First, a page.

Toshiba Satellite P105-S921 Review (pics, specs)

by HexiumVII Reads (56,963)

 


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Toshiba Satellite P105-S921 Specs

  • 17″ Widescreen 1440 x 900 TrueBright
  • Intel Core Duo T2400 1.83GHz
  • 2x 512MB PC5300 DDR2 SDRAM
  • Fujitsu 160GB 4200RPM SATA Hard Drive
  • Intel A/B/G WiFi Intel Pro/1000 Gigabit Ethernet
  • Conexant HD Audio Synaptics Touchpad
  • nVidia Go 7900GS Graphics Card
  • harmon/kardon Speakers
  • LG DVDRAM SuperMulti Drive


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Design

Never settling on a single design like Dell, Toshiba goes for another makeover. Following the round Vaio’esque look along with HP, the P105 goes for sleek, fluid styling. The front is thin and thickens towards the rear for the bulk of the components such has hard drive, CPU, GPU, and respective heatsink/fans. This gives it the illusion that it’s thinner than it actually is. The top cover features a flat gunmetal like grey, opposite of the glossy frou frou look of the Qosmio series. I must say this is the best looking laptop I’ve ever had.

Performance

The processor included is a Core Duo T2400 running at 1.83GHz based on the Yonah core. The Core Duo Centrino has all the fixins of it’s predecessor “Sonoma”, such as PCI Express, Serial ATA, and dual channel DDR2, but adds dual core into the mix. This gives theoretically double the processing power, in the same package and power requirements. But in real life it translates to about 30-40% boost in multithreaded apps, and amazingly, about the same amount of power used. The RAM used are a pair of Hynix sticks with Hyundai PC5300 DDR2 SDRAM. This runs at a brute force frequency of 333MHz DDR with latency timings of 5-5-5. This is paired up with a FSB running at QuadDataRate 166MHz (666MHz). The memory bandwidth can provide up to 10.7GBps while the FSB can only provide 5.3GBps of bandwidth to access it. The main advantage of DDR2 for laptops is the 30% less power consumption than DDR1.

This translates to great increases for encoding, video editing, 3D rendering, compression, and multitasking. For those hoping for improvements in general internet, office, and gaming apps will find little. However if you do all three at once, dual core should help streamline the process a great deal. The general trend in multi-cores is growing rapidly as even video game consoles have gone multi-core. We will only be seeing more and more applications being multithread optimized.

The biggest bottleneck for this laptop is the hard drive. While weighing in at a huge 160GB, it is only offered at 4200RPM with peak transfer rates at 35MBps and averaging out at 28MBps. The performance is pretty decent for a drive with these specifications. A faster hard drive will generally help in situations where large amounts of data needs to be accessed.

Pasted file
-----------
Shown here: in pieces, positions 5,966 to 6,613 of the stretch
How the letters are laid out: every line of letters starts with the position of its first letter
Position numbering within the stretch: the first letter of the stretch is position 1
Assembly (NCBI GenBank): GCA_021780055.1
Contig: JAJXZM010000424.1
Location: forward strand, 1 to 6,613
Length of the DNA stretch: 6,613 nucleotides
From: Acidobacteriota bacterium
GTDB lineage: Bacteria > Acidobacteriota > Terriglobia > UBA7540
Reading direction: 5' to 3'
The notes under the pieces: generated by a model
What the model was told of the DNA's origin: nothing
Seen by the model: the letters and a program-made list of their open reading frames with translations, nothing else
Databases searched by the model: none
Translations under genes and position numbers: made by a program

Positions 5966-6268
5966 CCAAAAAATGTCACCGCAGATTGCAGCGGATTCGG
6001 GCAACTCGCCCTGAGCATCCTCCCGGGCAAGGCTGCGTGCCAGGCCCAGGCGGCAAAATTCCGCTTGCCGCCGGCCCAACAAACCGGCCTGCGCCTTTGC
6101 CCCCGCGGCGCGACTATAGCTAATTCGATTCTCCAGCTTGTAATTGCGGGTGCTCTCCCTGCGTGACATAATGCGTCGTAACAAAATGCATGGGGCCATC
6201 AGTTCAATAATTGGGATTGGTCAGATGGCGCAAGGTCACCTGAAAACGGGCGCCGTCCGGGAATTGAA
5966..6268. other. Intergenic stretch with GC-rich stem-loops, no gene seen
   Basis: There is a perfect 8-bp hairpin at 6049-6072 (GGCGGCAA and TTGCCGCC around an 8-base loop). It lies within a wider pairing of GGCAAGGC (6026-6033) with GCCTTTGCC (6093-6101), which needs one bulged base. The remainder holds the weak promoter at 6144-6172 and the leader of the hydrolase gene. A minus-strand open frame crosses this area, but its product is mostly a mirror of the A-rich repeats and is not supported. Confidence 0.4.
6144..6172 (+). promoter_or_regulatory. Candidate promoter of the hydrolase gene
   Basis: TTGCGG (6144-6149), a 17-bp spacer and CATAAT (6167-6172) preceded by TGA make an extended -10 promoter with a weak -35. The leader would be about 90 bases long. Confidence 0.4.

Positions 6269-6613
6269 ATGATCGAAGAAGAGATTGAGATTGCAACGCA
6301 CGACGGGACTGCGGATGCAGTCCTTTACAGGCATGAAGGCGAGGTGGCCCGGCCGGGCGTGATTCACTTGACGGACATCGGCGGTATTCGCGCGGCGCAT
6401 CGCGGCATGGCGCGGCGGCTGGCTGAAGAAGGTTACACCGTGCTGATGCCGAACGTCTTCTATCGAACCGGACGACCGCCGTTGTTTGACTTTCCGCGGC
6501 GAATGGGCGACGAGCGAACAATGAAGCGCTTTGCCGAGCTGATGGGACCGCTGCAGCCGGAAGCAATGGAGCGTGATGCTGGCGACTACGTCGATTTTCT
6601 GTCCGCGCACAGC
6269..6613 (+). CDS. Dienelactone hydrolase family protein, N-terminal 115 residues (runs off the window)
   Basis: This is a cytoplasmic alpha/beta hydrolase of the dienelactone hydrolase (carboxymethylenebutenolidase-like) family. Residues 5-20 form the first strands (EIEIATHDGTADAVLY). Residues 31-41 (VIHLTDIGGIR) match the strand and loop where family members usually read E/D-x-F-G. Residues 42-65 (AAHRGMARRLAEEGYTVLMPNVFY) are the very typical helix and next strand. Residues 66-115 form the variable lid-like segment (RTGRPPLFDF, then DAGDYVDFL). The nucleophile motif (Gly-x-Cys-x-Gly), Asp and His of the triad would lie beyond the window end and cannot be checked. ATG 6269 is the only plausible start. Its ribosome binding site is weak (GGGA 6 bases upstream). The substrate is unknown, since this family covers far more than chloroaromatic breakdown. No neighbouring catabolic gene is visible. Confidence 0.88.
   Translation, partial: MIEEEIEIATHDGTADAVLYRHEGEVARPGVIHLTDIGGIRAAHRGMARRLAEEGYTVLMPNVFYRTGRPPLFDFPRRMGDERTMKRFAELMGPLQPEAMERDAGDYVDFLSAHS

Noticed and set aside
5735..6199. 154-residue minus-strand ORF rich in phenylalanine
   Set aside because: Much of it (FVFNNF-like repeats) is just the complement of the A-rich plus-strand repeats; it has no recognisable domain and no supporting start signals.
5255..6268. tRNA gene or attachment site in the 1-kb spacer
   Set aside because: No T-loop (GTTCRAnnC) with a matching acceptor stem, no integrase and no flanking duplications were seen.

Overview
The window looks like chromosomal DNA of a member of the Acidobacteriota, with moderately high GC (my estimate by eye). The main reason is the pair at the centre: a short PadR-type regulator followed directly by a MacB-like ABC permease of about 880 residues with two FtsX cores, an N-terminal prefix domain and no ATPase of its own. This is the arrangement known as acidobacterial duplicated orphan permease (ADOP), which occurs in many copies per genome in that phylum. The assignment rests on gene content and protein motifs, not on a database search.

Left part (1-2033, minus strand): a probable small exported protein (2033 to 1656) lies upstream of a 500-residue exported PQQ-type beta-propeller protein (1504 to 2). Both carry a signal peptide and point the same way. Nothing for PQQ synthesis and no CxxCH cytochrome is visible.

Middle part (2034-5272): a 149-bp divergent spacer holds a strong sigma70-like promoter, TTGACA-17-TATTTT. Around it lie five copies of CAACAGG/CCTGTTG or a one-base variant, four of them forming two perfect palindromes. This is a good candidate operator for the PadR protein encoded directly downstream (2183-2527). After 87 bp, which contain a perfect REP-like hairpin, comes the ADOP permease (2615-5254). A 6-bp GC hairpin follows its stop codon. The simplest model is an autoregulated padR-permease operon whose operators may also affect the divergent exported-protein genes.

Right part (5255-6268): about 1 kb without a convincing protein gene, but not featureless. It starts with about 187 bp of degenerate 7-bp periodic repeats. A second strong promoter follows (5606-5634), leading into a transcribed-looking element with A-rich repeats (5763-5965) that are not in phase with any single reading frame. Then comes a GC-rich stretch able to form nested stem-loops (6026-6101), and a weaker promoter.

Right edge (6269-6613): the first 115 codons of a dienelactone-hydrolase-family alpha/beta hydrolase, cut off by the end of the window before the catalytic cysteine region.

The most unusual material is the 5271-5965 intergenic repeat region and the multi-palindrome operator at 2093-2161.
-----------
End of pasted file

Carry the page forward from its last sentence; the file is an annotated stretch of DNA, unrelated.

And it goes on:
The DVD Writer featured is an LG DVDRAM drive. As Toshiba is one of the creators of DVDRAM, they like to include it in their notebooks. DVDRAM has not gained much popularity over the years and has mostly stayed in corporate environments. No special packet writing software is needed for DVDRAM on WinXP or Mac OSX so it can essentially be used as a floppy. More and more desktop DVDRW drives are supporting DVDRAM reading, making it a more viable standard with the premature releases of BluRay and HD-DVD. Features write speeds of 8X DVD+/-R, 4X DVD+/-RW, 2.4X DVD+DL, 24X CDR, 16X CDRW, and 3X DVDRAM.


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Audio

The speakers are from harmon/kardon located at the front of the laptop with a dedicated bump on the bottom. Unfortunately Toshiba decided to omit a built in “subwoofer” in the P100 series making it subpar when compared to offerings of Dell or their Qosmio series. You can get about 80% max volume before hearing lots of distortion. They are louder than 15″ laptops, but overall a bit disappointing when compared to its predecessors. They still are able to be loud enough to enjoy movies and music in a quiet environment. Below the speakers is a line that glows blue all the time. To my knowledge there is no way to turn this off. While attractive at first glance, most will find it annoying very quickly. Currently I put a strip of electrical tape to cover it up.


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Input

The keyboard is about as full featured as you can get on a laptop. Backspace is nice and large with all the standard keys where they normally are. A full numpad is also included for those who like to use that for Excel or whatever. The arrow keys have been squished into the shift key so those used to big right shift might need to adapt. Being so large hoever, introduces a lot of flex. I found it very hard to type with this keyboard. I found it skipping keys once in a while which is very annoying.

The touchpad is a bit small, but still very usable. It features different shortcuts and quick commands that can be accessed via software. It features a special tap mode where the backlight would turn on and the touchpad functions as a volume adjuster. I found this an easy way to disable it when using a mouse.